Hannah Arendt

Hannah Arendt’s Claim about Collective Guilt

by Kalinda Rose Stevenson

Collective Guilt 

Where all are guilty, no one is;
confessions of collective guilt are
the best possible safeguard against the discovery of culprits,
and the very magnitude of the crime the best excuse for doing nothing.

Hannah Arendt
Hannah Arendt (1906–1975) was one of the most influential political philosophers of the twentieth century.
Hannah Arendt Quote Guilt

Epigraph

Arendt's assertion about guilt is the epigraph of  Your True Self Identity: How Familiar Translations of Bible Verses in the Gospel of Matthew Hide Your True Identity from You.

Hannah Arendt and Political Philosophy

Here are three excerpts chosen at random of academic writings concerning Arendt's political philosophy:

Hannah Arendt

Hannah Arendt (1906–1975) was one of the most influential political philosophers of the twentieth century. Born into a German-Jewish family, she was forced to leave Germany in 1933 and lived in Paris for the next eight years, working for a number of Jewish refugee organisations. In 1941 she immigrated to the United States and soon became part of a lively intellectual circle in New York. She held a number of academic positions at various American universities until her death in 1975. She is best known for two works that had a major impact both within and outside the academic community. The first, The Origins of Totalitarianism, published in 1951, was a study of the Nazi and Stalinist regimes that generated a wide-ranging debate on the nature and historical antecedents of the totalitarian phenomenon. The second, The Human Condition, published in 1958, was an original philosophical study that investigated the fundamental categories of the vita activa (labor, work, action). In addition to these two important works, Arendt published a number of influential essays on topics such as the nature of revolution, freedom, authority, tradition and the modern age. At the time of her death in 1975, she had completed the first two volumes of her last major philosophical work, The Life of the Mind, which examined the three fundamental faculties of the vita contemplativa (thinking, willing, judging) (Stanford Encyclopedia of Philosophy).

German 'Collective Guilt' a Fallacy, Arendt States at Ford Hall Forum in March 16, 1964

Hannah Arendt attempted yesterday to clear away the confusion surrounding the moral dilemma which faced citizens of Nazi Germany.
The noted political scientist, whose recent book, Eichmann in Jerusalem: A Report an the Banality of Evil, touched on heated controversy throughout the intellectual world, addressed a Ford Hall Forum audience on "Personal Responsibility Under Dictatorship."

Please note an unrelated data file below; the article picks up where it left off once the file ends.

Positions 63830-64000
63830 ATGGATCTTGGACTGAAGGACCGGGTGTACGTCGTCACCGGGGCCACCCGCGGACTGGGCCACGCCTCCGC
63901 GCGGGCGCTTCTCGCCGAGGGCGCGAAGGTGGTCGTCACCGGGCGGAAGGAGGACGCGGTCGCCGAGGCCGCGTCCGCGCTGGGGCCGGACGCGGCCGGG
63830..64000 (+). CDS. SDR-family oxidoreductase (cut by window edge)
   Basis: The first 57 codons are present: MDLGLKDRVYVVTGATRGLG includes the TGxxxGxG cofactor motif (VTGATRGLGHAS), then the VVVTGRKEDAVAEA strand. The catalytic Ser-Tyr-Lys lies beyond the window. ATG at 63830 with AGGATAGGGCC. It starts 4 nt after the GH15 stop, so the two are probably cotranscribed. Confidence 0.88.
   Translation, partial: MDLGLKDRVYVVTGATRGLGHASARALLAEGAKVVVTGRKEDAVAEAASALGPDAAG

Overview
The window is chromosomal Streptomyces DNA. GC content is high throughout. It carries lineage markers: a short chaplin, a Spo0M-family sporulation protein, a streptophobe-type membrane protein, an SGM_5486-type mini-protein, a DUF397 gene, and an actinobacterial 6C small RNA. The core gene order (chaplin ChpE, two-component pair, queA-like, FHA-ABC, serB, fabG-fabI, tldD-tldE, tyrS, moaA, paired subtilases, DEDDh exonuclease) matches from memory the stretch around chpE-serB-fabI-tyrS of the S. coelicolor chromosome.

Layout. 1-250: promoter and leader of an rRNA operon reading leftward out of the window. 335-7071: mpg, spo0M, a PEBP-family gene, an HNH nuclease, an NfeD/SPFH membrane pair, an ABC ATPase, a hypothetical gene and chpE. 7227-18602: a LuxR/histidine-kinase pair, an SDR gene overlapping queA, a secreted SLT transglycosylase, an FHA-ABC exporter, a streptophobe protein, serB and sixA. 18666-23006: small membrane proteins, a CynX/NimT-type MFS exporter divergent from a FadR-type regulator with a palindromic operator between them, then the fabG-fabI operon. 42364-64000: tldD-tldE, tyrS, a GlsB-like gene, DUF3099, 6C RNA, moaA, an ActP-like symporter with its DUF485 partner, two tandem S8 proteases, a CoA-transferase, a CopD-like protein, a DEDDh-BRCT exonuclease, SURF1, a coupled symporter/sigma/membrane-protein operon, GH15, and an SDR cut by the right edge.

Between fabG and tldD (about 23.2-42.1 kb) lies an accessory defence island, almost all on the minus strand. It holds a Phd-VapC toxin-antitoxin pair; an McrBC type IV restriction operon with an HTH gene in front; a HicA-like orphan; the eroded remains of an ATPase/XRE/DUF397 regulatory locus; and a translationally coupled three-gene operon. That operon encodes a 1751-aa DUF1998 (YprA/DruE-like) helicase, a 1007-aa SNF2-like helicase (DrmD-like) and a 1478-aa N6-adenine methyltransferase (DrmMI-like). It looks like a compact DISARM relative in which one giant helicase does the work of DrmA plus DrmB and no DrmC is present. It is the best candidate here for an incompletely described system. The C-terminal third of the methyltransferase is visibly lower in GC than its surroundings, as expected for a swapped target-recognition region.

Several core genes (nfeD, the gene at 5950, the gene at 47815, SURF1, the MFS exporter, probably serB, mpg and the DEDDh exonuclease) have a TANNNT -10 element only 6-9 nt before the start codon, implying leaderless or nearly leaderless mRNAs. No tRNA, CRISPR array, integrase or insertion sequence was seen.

Miss Arendt referred to the post-war climate in Germany — where those personally innocent during the Nazi period all admitted to their "collective guilt" while the real criminals showed no remorse as "the quintessence of moral confusion." The concept of collective guilt, as opposed to individual guilt, is "senseless," Miss Arendt said, and only serves as an effective "whitewash" for guilty individuals to hide behind.
In the legal sphere, Miss Arendt condemned the "cog" theory as moral evasion. This theory argues that a functionary, like Eichmann, is not responsible for the criminal action of the government whose command he obeys. The courts should not deal with "systems" or "isms," but persons, she added. (Harvard Crimson).

Guilt versus Responsibility: A Reading and Partial Critique of Hannah Arendt

By Iris Marion Young
This chapter explicates the distinction between guilt and responsibility as it appears in Hannah Arendt's essays, "Organized Guilt and Universal Responsibility" and "Collective Responsibility." It then supplements this interpretation with a reading of her book Eichmann in Jerusalem, specifically from the point of view of the distinction between guilt and responsibility. It argues that the detailed analysis that Arendt makes of the actions of many individuals and groups during the time of the Nazi mass murder of Jews belies the simplicity of that idea. Out of a reading of Eichmann, the chapter distinguishes four ways that agents related to these state-perpetrated crimes. Out of these distinctions a notion of political responsibility is derived as a duty for individuals to take public stands about actions and events that affect broad masses of people, and to try to organize collective action to prevent massive harm or foster institutional change for the better. The distinction between responsibility in this sense, and concepts associated with guilt, blame, and fault is important for political theory and practice (Oxford Scholarship Online).
[Original Post August 10, 2016]
What are your thoughts about this kind of academic writing concerning political philosophy about collective guilt? Leave a comment below. I look forward to hearing from you.

Does the Bible Really Say That? Series focuses on the impact of Bible translations on what people believe “the Bible says” on any topic.

Your True Self Identity: How Familiar Translations of Bible Verses in the Gospel of Matthew Hide Your True Identity from you considers the idea of your true self-identity. Do you know your true self-identity? Are you happy being who you are? If you are not happy, what if the real cause of your unhappiness is that you don’t really know your true identity? One powerful reason is the effect of misleading translations of the Christian Bible.

One glaring example of the effect of Bible translations on identity is Chapter 18 of the Gospel of Matthew. Careful analysis of familiar translation choices in English language bibles demonstrates how sin doctrine creates false identities by turning the innocent into sinners.

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